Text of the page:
Monday, November 14, 2011

Believing and Persistent Prayer

My sister recently wrote an article on prayer and it was purchased and published in the The Lutheran Magazine. The article was about the transformation that takes place when one prays. The article included a brief story on my battle with cancer and how prayer was important to me during that time. Prayer was my way of taking what little control I had in my life at the time and using it in the only way I knew would be the most effective - by praying and casting my cares upon God. Prayer gave me power to move on and face whatever was ahead of me whether it was good or bad.

I am now finding myself relying on prayer once again as the long awaited surgeries to fix my face will be started within the next few months. However, I am learning something different this time. I am learning the importance of praying persistently until the answer itself has come or until I have received the assurance that it will come. I am also learning to pray with belief that my prayer will be answered. This is what faith is all about.

"Have faith that whatever you ask for in prayer is already granted you, and you will find that it will be" (Mark 11:24)

More and more, as we live the prayer life, shall we come to experience and recognize this God-given assurance, and know when to rest quietly in it, or when to continue our petitioning until we receive it. --The Practice of Prayer

The plan to fix my face started back in March. It has been another long road for me to travel and I have had to be patient and wait on God for the right time to come. After much time spent meeting with several different doctors I finally have a team of specialists that have experience with facial and oral reconstruction in someone who has radiated bone and skin. The surgery I will undergo will be risky...I soon discovered this as I was turned down by several doctors who avoided working on patients like me. It has been a long process, but I now see an end in sight and feel like there is a solution that does have its risks, but can be done. I met with an Oral and Maxillofacial Surgeon this week who will be doing the surgery along with my Surgical Oncologist. Over the next few months, he will be deliberating with specialists around the world, performing a simulated surgery and mapping out the best way to fix my face with as little risk as possible.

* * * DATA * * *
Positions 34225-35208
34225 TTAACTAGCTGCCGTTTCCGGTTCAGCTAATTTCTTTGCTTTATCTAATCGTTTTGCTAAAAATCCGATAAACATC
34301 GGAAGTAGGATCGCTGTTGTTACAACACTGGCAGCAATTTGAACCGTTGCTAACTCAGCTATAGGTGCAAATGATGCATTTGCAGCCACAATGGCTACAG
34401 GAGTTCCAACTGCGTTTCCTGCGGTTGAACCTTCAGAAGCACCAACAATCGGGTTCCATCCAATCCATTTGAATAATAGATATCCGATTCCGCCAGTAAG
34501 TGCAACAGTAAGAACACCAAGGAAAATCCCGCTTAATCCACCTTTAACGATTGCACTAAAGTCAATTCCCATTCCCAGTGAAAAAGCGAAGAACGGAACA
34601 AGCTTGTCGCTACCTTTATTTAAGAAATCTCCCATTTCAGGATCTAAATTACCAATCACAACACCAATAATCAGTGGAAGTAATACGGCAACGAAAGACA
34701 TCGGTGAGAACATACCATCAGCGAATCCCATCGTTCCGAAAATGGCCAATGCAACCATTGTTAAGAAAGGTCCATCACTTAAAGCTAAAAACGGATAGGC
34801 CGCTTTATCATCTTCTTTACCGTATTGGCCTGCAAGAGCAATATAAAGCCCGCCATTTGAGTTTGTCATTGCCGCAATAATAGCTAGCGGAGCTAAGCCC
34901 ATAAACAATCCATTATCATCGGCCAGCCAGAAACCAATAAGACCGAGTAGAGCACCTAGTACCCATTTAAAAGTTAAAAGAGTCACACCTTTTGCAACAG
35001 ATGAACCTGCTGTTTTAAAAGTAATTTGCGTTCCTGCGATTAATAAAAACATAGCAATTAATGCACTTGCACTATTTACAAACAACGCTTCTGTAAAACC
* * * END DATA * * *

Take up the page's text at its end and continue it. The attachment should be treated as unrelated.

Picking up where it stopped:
As of now, the plan is to reposition the transplanted bone in my face so that it is not so prominent and lower to accommodate future teeth implants to replace the teeth that were and will be extracted. In addition, a plate will be placed underneath my eye to raise it up and fill in the space that was once occupied by the bone I lost during my maxillectomy and later by the infection. After healing for 3-4 months, additional surgeries will be required to tweak anything that does not look right and implants will be placed 6-12 months down the road. The risks involve infection, rejection of the plate and skin breakdown. The surgeon feels the risks are low, and all precautions will be taken to avoid what happened to me in the past. When I asked the surgeon if this was his face, what would he do...he said he would do it with no hesitation.

Up until now, it has been a wonderful year filled with NOTHING but school homework, driving my kids to and from sports or activities, boating and swimming up at the cabin and spending time with family and friends. There is happiness in our house again. Plans, activities and vacations are made with no hesitations. I am able to RSVP to invitations with a confident YES I WILL BE THERE! Life has been normal and this normalcy was much needed to gear up for another year that may be challenging for me and my family. It has been wonderful to experience normalcy again, but I still don't feel quite like myself. I am trying to figure this out…could it be that although I have recovered physically, I haven't recovered mentally or emotionally from battling cancer? Or could it be because I am living with a face that makes me feel uncomfortable in my own skin and insecure when I am around others? Whatever it is, it isn't allowing me to feel complete peace. Ultimately, I sense my journey hasn't quite ended yet.

My next MRI will be in early December. Should this next MRI be clean, it will be two years that I have been cancer free. My surgeon said this will be a huge milestone in my remission. He rarely, if ever, sees this type of cancer return after two years. I am clinging to this hope.

Today, I am praying not for my life as I did when diagnosed with cancer, but I am praying for the ability to have my face fixed in a way that I will no longer be embarrassed to go out in public or be ashamed of the way I look. I am doing my best to have persistent and believing prayers for the following:

-Wisdom for the doctors to make the best decisions on how to go about fixing my face
-Wisdom for myself to decided what is in my own best interest and the interest of my family
-Peace when the right decisions are made
-A positive outcome after surgery with no complications
-Quick healing
-Insurance coverage as much as possible

I was taking a break from blogging so that I may be able to move on in my life. But I did miss it, and feel the need to get my feelings and experiences written down again. It is somehow healing for me and it brings me courage to read the many messages left from my friends, family and people I have never met before. And if my blogging brings hope and healing to anyone out there reading, it gives purpose to my journey.

Much Love,